South Africa is a historically coal-hungry nation, producing around 225 million tonnes of the stuff each year. But just two years ago, government leaders pledged to invest an incredible $5.4 billion in renewable energy, and the products of that investment are taking shape. The Jasper PV Project in Kimberly, South Africa, became fully operational in October, and produces enough power to serve an impressive 80,000 homes. It’s now the largest solar power plant in Africa. The better news? It’s soon to be eclipsed by an even bigger facility nearby.
The Jasper PV Project has a rated capacity of 96 megawatts, and will produce 180,000 megawatt-hours of clean energy each year—enough to power 80,000 homes with power purchased by Eksom, a local public utility. The project was developed by a consortium led by Solar Reserve, who in addition to Jasper also constructed the adjacent 75 MW Lesedi Power Project, and are at work on the 100 MW Redstone Concentrated Solar Power Tower project.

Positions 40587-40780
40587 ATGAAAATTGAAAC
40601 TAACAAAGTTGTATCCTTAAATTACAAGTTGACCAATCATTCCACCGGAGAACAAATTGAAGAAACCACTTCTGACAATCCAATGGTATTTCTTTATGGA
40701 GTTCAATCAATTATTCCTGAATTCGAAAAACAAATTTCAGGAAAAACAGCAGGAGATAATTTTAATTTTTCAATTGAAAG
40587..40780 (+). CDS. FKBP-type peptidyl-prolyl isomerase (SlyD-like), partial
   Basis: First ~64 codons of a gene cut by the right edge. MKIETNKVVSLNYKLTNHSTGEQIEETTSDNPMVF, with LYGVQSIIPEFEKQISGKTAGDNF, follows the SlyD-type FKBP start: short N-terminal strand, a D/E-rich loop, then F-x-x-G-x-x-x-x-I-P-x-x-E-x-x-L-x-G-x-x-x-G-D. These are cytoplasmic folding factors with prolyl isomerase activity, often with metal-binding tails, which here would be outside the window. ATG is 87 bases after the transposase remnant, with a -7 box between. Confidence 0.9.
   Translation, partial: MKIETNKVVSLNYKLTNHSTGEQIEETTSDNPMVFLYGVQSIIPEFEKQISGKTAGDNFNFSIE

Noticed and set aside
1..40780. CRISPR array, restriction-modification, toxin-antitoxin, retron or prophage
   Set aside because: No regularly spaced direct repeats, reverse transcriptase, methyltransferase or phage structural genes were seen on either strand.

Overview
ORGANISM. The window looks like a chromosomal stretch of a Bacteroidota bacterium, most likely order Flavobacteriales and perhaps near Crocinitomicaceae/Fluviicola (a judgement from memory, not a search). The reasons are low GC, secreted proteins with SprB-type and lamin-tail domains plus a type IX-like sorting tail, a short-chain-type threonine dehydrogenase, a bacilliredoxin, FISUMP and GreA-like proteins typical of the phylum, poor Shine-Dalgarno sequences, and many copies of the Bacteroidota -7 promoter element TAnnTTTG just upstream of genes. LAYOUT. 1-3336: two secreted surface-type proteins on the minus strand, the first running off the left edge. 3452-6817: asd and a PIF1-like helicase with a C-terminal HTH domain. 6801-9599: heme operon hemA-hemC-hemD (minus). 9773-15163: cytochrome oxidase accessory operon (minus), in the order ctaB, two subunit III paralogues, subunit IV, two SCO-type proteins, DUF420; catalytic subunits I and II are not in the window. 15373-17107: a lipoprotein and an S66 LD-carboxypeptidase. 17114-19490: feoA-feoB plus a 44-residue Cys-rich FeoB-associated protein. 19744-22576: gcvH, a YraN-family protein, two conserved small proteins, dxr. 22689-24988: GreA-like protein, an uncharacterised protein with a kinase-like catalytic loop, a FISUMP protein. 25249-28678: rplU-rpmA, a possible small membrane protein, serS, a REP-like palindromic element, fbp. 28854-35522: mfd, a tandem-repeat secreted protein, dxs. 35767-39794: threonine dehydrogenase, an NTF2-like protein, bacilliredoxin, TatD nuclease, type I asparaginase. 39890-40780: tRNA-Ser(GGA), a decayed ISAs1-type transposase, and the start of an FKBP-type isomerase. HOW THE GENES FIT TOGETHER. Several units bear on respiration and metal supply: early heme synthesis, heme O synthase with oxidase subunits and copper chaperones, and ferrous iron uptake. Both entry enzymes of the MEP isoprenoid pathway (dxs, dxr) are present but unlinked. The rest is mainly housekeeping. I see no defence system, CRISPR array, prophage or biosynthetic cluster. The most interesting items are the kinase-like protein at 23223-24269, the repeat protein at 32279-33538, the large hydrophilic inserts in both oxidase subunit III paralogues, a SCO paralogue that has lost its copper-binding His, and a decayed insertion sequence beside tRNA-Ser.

Not only are these projects a huge step towards South Africa’s efforts to have 1,400 MW of renewable energy by 2016, but they also serve as a significant economic boon. According to Treehugger, the Jasper PV Project provided one million hours of paid work during construction, and peaked with over 800 on-site construction jobs. Funding for Jasper came from both local and international sources—including Google, who have, to date, committed $1.5 billion to the development of clean energy wind and solar projects internationally.
In South Africa, these large scale renewable energy projects are particularly pertinent, not just in reducing the nation’s coal dependence, but also in bolstering the grid to prevent power shortages, which have caused rolling blackouts in the country.